In a recent CNBC survey of millionaire millennials, nearly half of them reported having at least 25% of their assets in cryptocurrencies, such as Bitcoin and Ethereum. While surveys vary, most indicate that millennials are 300% more likely to own cryptocurrencies than those over age 55. Although I am not aware of any studies, I expect that very few baby boomer millionaires hold 25% of their wealth in cryptocurrencies, as nearly half of Millennial investors report they do.
So, are cryptocurrencies the road to riches? Are younger investors on to something that older investors just can’t see? Or are older investors avoiding the next investment bubble by sticking to the “boring stuff.” My sense is that both generations of investors can learn something from the other.
Many younger investors are drawn to cryptocurrencies. It is a new and unique asset class. Yet, it will take many years to figure out if crypto assets have staying power, or if they’ll go the way of the pet rock. My gut sense is they probably do have staying power, but the market is likely to change enormously.
It’s like the early days of the internet when people saw its rough potential, but its ultimate success was a roller coaster. Many early leaders faded away, and companies that nobody heard of suddenly rocketed higher. It was tough to pick the eventual winners. For the foreseeable future, cryptocurrencies will likely exhibit similar behavior, where winners and losers are extremely hard to predict. Success will be based more on the luck of the draw, than on an investor’s ability to fundamentally assess which asset will win in the long term.
Now, younger investors with a longtime horizon and a greater tolerance for risk may find this market very attractive. It is true that cryptocurrencies have minted many millionaires, but those who lost big betting on crypto don’t garner many headlines.
For instance, over the last 24 months, the price of Bitcoin has gone from about $12,000 to $5,500, then up to $65,000 and back down to $30,000. That’s quite a lot of volatility for two years, and those dramatic swings can create some big losses.
Older investors tend to prefer stocks as their primary wealth builder. While older investors may feel more comfortable with stocks, individual stocks can exhibit the same kind of volatility as individual cryptocurrencies.
By way of example, we’ll look at the price of United Airlines stock over the last two years, which is part of the S&P 500 stock index. It was worth about $94 a share in 2019, dropped to $20 a share in 2020, and recently traded at about $55 a share. It actually had a larger peak-to-trough percentage decline than Bitcoin did. There are many stocks that exhibited similar behavior over the last few years. Moreover, the stock market in general is prone to falling 50% or more at times. Does that mean the risk is similar in both markets and younger investors aren’t taking more risk with crypto?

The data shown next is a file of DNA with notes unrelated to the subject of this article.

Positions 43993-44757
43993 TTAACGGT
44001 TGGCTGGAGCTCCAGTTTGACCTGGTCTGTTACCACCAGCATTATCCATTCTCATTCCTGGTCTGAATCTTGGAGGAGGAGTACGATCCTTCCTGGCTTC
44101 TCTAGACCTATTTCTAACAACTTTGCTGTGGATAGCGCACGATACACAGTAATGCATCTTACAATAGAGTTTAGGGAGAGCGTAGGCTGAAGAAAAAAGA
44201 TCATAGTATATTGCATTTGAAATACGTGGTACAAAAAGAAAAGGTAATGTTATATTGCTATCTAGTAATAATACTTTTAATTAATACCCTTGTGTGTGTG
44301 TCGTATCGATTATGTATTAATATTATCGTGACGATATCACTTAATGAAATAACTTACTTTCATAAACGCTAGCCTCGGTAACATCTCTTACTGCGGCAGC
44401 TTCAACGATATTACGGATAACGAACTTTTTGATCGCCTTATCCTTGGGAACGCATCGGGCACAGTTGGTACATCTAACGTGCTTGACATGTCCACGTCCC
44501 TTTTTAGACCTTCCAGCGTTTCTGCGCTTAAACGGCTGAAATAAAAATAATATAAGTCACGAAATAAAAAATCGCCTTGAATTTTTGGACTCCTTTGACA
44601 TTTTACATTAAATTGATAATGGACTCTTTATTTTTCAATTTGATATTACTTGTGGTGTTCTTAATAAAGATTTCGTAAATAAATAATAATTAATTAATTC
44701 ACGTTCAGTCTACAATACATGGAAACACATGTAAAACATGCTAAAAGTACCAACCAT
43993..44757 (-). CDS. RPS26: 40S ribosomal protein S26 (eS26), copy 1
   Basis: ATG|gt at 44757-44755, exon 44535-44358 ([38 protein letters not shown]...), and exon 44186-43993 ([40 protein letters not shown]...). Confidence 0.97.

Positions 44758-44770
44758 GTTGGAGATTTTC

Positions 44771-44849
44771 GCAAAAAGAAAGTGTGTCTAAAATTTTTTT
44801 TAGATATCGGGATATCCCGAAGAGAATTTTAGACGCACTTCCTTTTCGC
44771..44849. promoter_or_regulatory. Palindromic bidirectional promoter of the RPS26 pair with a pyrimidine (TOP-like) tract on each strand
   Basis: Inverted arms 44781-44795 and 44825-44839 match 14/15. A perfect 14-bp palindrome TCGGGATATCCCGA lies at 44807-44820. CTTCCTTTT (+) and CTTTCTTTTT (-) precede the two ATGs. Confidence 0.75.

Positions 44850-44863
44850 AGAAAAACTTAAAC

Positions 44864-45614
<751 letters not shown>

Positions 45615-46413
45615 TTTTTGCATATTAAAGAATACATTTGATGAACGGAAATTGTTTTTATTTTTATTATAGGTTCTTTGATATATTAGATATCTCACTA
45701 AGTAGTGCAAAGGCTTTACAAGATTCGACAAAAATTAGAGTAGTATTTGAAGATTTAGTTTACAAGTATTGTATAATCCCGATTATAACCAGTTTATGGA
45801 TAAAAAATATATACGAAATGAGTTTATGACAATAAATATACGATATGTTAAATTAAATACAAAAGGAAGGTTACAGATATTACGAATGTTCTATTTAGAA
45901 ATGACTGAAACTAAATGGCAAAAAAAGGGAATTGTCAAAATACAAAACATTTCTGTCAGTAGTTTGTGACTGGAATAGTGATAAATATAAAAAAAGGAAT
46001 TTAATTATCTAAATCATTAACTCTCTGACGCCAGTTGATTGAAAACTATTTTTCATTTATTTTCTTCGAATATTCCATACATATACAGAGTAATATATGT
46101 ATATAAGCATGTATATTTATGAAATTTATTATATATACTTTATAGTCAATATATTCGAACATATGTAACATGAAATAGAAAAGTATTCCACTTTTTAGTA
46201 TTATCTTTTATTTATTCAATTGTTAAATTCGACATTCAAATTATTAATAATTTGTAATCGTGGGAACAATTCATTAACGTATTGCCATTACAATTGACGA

In my humble opinion, cryptocurrencies are substantially riskier than stocks, even though they may exhibit some similar volatility and trading patterns. The reason is that the stock market is filled with companies that are essential to our daily lives and the operation of the global economy. Although the value is never clear, clearly there is value in a diversified portfolio of companies that are important to the economy.
But with cryptocurrencies, we don’t yet need them to run the global economy. If they disappeared tomorrow, for the most part our economic lives would go on just as they did before. Thus, today they clearly have less value and potential staying power.
Because of all the uncertainty around cryptocurrencies, it would be smart for some younger investors to show caution and take a lesson from older investors. But because the world changes and cryptocurrencies have huge potential, many older investors could take a few pointers from the younger crowd.
Ultimately, the right answer between crypto vs. traditional assets depends on your individual risk profile. But there is one important lesson we can apply to the debate, and that is investors should diversity.
While estimates of the total global stock market value change daily, a ballpark figure is about $110 trillion. Cryptocurrencies are worth about $1.3 trillion. If you wanted to diversify based on the value of crypto vs. stocks, you might allocate 1% of your equity portfolio to cryptocurrencies. That might not sound like much, but if crypto grows 10x as many believe it will, then it would become a larger part of your portfolio. And if it outright fails, as others believe it will, it’s only 1% and won’t do much damage.
It is tempting to invest a lot of money into something you think will make you rich. But getting rich and staying rich are not the same thing. Diversification (into the established and the new) and patience (get rich slowly) are the fundamental building blocks of wealth management. Investors both young and old should stick close to them.
Charlie Farrell is a CEO of Northstar Investment Advisors LLC. This article is for information and education purposes only. Past performance is no guarantee of future returns, and all investing involves the permanent risk of loss. Consult your individual financial adviser for guidance specific to your circumstances..
Source: Read Full Article